Speaking at a 2 September press briefing, Dr Quanz cited new technology under development at ETH Zurich, Switzerland’s federal technology institute, existing technologies such as the James Webb Space Telescope, and the progress science has already made in discovering more than 5,000 exoplanets — planets around stars other than our Sun — as reasons for his optimism, according to reporting by Space.com.
“There’s no guarantee for success,” Dr Quanz said, according to Space.com. “But we’re going to learn other things on the way.”
Dr Quanz cited as an example the 1 September release of the first direct image of an exoplanet by the Webb Telescope, an image of the gas giant exoplanet HIP 65426.
“”[The HIP 65426] system is a very special system,” Dr Quanz said. “It’s a gas giant planet orbiting very far from the star. This is what Webb can do in terms of taking pictures of planets. We will not be able to get to the small planets. Webb is not powerful enough to do that.”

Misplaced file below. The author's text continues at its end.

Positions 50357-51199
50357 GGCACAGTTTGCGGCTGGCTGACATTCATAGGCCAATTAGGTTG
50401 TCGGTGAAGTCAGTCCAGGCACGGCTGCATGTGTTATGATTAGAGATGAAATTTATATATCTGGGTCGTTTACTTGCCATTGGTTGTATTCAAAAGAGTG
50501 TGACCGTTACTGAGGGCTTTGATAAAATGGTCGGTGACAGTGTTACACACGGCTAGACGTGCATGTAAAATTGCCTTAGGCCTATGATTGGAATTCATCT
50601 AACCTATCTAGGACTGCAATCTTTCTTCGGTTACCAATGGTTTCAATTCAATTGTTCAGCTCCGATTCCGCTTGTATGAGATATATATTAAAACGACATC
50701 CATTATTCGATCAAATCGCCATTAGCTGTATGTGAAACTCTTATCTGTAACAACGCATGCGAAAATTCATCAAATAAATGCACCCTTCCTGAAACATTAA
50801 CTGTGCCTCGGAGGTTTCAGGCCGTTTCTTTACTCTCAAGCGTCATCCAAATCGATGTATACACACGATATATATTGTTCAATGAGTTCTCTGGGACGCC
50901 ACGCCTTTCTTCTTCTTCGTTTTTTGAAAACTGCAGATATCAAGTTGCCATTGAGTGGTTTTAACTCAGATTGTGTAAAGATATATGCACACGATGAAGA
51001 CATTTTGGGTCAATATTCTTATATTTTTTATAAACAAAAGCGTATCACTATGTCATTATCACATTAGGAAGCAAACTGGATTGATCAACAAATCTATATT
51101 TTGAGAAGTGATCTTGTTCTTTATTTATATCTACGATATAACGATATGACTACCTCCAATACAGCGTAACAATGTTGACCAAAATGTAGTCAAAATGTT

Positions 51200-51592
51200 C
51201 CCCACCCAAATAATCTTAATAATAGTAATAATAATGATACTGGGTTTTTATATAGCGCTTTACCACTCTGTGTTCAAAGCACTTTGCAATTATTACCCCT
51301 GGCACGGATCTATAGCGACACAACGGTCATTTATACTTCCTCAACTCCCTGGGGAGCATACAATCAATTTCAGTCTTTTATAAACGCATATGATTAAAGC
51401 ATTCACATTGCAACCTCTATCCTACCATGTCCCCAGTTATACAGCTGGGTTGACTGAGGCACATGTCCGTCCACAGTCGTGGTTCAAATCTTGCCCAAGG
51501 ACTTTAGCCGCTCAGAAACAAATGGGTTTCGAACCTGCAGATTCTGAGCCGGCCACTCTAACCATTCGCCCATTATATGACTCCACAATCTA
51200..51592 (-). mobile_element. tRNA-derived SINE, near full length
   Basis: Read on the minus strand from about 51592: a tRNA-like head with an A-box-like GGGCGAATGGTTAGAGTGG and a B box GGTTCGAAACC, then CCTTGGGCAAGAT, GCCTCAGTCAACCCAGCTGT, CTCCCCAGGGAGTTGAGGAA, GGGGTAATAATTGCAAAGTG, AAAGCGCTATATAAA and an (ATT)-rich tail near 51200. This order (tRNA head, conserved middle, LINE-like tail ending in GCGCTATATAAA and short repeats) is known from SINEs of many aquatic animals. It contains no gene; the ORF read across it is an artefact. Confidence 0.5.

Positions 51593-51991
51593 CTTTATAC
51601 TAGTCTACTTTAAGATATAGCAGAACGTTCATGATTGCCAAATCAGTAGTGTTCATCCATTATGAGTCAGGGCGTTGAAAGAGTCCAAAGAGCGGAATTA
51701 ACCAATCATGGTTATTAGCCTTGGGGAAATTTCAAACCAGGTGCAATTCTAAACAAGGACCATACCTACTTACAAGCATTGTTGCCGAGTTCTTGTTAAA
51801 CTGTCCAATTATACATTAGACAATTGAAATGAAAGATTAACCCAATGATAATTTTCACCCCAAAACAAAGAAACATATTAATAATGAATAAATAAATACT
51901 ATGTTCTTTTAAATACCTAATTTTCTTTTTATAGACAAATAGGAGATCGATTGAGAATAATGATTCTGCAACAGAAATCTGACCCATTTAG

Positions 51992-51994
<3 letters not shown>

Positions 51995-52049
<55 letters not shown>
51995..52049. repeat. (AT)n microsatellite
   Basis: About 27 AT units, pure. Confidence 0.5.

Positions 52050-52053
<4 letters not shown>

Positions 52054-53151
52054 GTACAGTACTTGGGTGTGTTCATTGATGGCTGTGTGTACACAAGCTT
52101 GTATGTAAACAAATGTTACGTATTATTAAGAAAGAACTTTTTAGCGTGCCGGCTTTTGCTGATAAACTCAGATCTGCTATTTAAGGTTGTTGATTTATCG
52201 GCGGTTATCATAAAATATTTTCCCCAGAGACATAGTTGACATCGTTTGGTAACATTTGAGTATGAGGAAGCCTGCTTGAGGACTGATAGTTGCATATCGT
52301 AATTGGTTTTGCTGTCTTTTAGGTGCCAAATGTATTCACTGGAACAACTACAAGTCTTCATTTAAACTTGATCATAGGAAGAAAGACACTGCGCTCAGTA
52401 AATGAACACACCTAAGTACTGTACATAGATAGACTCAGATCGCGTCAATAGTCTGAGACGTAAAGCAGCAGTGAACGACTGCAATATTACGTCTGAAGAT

Dr Quanz and his colleagues at ETH Zurich are working on a mid-infrared imager and spectroscopy instrument intended for the Extremely Large Telescope, currently under development by the European Southern Observatory in Chile. The telescope will be the largest ground-based telescope when it opens, with a 130-foot diameter mirror, and together with the instrument being developed at ETH Zurich, could study exoplanets the Webb Telescope cannot.
“The primary goal of the instrument is to take the first picture of a terrestrial planet, potentially similar to Earth, around one of the very nearest stars,” Dr Quanz said. “But our long-term vision is to do that not only for a few stars but for dozens of stars, and to investigate the atmospheres of dozens of terrestrial exoplanets.”
Dr Quanz is also one of the directors of ETH Zurich’s new Centre for Origin and Prevalence of Life, announced on 9 September, a venture designed to bring disciplines together to answer the big questions of where life on Earth came from, how it developed, and whether life exists anywhere else in the universe.